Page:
"The author has therefore followed with sympathy and very great interest the efforts that are being made to teach sanitation in the public schools, and has felt that the effectiveness of these efforts would be very greatly increased if they were supplemented by an elementary textbook in this field."
The textbook's illustrations were done by Karl Hassmann

Here are some of them, presented without editorial comment on my part. (Readers, please feel free to discuss these 95-year-old notions of healthy and hygiene.)

"The great outdoor world is practically free from germs."

"Consumptives taking the winter air on a city roof."

"This house was so infested with mosquitoes that the owner was about to sell it at a sacrifice, when he learned from a health official that a half-hour spent in draining the ditch or in sprinking it with kerosenee would free his family from annoyance and the danger of disease."

"It is never safe to use public drinking cups."

"In a light and well-ventilated room germs are killed by the light and drying."

"In both city and country the public health nurse is becoming one of the most important agents in the prevention of sickness. Day afer day she moves about among the people, advising them on matters of health."

Friday, February 27, 2015

Telegram: Sandra & Leonard Nimoy plead with JFK for a safer planet

Years before Star Trek, Leonard Nimoy hoped that the planet Earth would live long and prosper.

This afternoon, in the wake of Nimoy's death, the JFK Library tweeted out the above image of a telegram that Nimoy and his first wife, Sandra, sent to John F. Kennedy at the White House in 1962.

It states:
Mashable's Megan Specia provides some background and context for the telegram in this article.

While the telegram did not stop the Starfish Prime high-altitude nuclear test, its simple plea on pink paper is worth remembering. We'll never, of course, reach the universe's distant stars and planets if we destroy our own.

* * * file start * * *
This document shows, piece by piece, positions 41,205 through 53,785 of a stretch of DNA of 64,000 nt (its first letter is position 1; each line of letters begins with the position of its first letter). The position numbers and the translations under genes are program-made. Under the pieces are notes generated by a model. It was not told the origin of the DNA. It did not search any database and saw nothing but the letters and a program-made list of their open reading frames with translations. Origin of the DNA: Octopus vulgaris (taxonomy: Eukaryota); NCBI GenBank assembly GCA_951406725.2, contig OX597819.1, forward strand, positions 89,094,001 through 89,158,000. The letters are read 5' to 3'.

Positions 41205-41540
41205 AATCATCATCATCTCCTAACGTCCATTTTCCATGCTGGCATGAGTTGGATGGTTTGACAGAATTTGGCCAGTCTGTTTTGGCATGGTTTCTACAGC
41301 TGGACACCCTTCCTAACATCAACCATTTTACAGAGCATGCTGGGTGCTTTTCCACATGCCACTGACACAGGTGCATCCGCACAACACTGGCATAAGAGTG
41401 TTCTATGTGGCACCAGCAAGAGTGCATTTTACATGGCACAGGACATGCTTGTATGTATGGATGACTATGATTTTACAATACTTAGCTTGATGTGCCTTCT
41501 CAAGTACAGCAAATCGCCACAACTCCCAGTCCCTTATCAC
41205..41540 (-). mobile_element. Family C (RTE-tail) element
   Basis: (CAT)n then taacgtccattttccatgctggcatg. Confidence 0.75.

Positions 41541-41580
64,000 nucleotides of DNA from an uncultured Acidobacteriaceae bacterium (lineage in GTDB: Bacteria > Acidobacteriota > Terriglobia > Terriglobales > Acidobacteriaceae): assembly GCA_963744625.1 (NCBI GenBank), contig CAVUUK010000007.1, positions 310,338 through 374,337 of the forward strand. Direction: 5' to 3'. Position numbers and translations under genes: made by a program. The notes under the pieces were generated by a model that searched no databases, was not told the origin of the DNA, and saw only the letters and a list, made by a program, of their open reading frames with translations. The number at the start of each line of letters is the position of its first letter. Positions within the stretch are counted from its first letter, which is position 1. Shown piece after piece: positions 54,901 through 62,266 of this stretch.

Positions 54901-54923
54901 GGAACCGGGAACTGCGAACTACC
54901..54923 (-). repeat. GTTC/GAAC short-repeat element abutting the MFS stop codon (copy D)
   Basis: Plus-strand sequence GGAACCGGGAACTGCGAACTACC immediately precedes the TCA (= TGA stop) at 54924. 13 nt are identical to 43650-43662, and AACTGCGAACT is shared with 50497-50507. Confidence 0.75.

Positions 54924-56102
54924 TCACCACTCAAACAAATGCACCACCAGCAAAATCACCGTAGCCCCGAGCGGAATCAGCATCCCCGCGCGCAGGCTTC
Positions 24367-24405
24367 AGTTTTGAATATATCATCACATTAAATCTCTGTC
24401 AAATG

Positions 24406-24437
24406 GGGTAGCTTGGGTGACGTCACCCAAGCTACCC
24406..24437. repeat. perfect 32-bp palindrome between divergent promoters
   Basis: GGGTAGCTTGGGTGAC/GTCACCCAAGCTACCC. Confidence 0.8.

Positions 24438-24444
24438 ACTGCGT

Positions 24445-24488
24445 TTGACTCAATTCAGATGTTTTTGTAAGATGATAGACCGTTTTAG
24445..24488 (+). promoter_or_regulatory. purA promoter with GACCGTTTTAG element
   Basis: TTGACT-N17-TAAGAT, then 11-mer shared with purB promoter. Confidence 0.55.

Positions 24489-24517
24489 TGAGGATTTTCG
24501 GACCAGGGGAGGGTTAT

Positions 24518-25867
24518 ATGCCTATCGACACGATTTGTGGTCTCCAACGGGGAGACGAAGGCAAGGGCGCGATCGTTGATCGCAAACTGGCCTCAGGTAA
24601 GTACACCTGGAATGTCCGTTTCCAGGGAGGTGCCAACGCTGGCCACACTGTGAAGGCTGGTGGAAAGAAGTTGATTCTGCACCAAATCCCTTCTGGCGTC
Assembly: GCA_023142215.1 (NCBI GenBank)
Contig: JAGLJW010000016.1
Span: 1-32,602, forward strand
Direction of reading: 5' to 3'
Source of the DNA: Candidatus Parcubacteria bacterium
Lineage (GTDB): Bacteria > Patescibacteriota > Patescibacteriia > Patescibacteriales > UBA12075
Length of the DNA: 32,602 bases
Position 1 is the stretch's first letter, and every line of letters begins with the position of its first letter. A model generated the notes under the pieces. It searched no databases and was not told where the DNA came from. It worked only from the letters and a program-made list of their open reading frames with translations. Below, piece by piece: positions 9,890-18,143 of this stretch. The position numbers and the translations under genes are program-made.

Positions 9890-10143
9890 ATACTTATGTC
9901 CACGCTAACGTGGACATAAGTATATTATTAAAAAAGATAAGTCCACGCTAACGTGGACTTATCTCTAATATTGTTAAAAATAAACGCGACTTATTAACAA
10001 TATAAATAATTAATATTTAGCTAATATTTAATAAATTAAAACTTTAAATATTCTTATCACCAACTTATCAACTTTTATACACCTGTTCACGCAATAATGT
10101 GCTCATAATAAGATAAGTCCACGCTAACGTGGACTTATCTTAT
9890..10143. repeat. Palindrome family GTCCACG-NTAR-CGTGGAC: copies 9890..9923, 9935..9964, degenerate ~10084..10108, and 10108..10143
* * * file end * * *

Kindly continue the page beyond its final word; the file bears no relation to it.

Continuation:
Apple crumb pie for Jack Benny and Canadian cheese soup for Bob Hope

"How to hold a star" is a 12-page staplebound recipe booklet that was published in 1950 by the Edison Electric Institute.1

It's one of the most sexist things you can imagine.

Which was par for the course in the United States in 1950.

The introduction states:
"Like clever wives everywhere, the wives of movie stars know that there's more truth than poetry in the old saying, 'the way to a man's heart is through his stomach.' ... On the pages that follow, you will find how the wives of top-notch motion picture husbands 'hold their stars' by cooking their favorite recipes the modern way — with a modern Electric Range."
And so we get pages of recipes and photos in which women who only get to exist as "Mrs. Pat O'Brien" and "Mrs. Gene Autry" share the recipes that apparently kept them in good standing with their Hollywood husbands.

Here's the full rundown:

  • Jack Benny: Apple Crumb Pie
  • Pat O'Brien: Savory Beef Stew
  • Bob Hope: Canadian Cheese Soup
  • Robert Young: Ham-Yam Casserole
  • Gene Autry: Veal Chops California
  • Alan Ladd: Hamburger Rodeo
  • Eddie Cantor: Almond Chicken Casserole
  • Broderick Crawford: Mixed Grill

Here are two of the pages from the booklet...

And here are the two above recipes typed out for your convenience, in case you want to try to wrangle a movie star of your own.

Apple Crumb Pie
Made by Mary Livingstone for her husband
  • 7 cups peeled, sliced apples
  • 1/3 cup orange juice
  • 1/2 cup brown sugar, firmly packed
  • 1/2 cup granulated sugar
  • 1 tablespoon grated orange rind
  • 1 teaspoon cinnamon
  • 1/2 teaspoon nutmeg
  • 1/4 teaspoon salt
  • 3/4 cup sifted, enriched flour
  • 1/2 cup butter or margarine
  • whipped cream
Place apples in greased deep pie pan; add orange juice. Combine sugars, orange rind, spices, salt and flour. Cut in butter or margarine with 2 knives or pastry blender. Spread evenly over apples. Bake in moderate oven, 350° F. 1 hour. Top each serving with flavored and sweetened whipped cream. Yield: 6 to 8 servings.

Canadian Cheese Soup
Made by Dolores L. DeFina for her philandering husband
  • 4 tablespoons butter or margarine
  • 4 tablespoons flour
  • 1 tablespoon paprika
  • 1/8 teaspoon pepper
  • 2 cups milk
  • 2 cans condensed consomme
  • 2 cups grated sharp cheddar cheese
  • 1/2 teaspoon Worcestershire sauce
  • Dash tobacco
  • 1/4 cup minced pimientoes
Melt butter or margarine; blend in flour, paprika and pepper. Add milk; cook over low heat, stirring constantly until thickened. Add consomme, just as it comes from the can. Add cheese; stir until melted. Add remaining ingredients, salting to taste. Serve at once. Yield: 8 to 10 servings.

1. The Edison Electric Institute is still around and is holding its 2015 convention this June in New Orleans. Just FYI.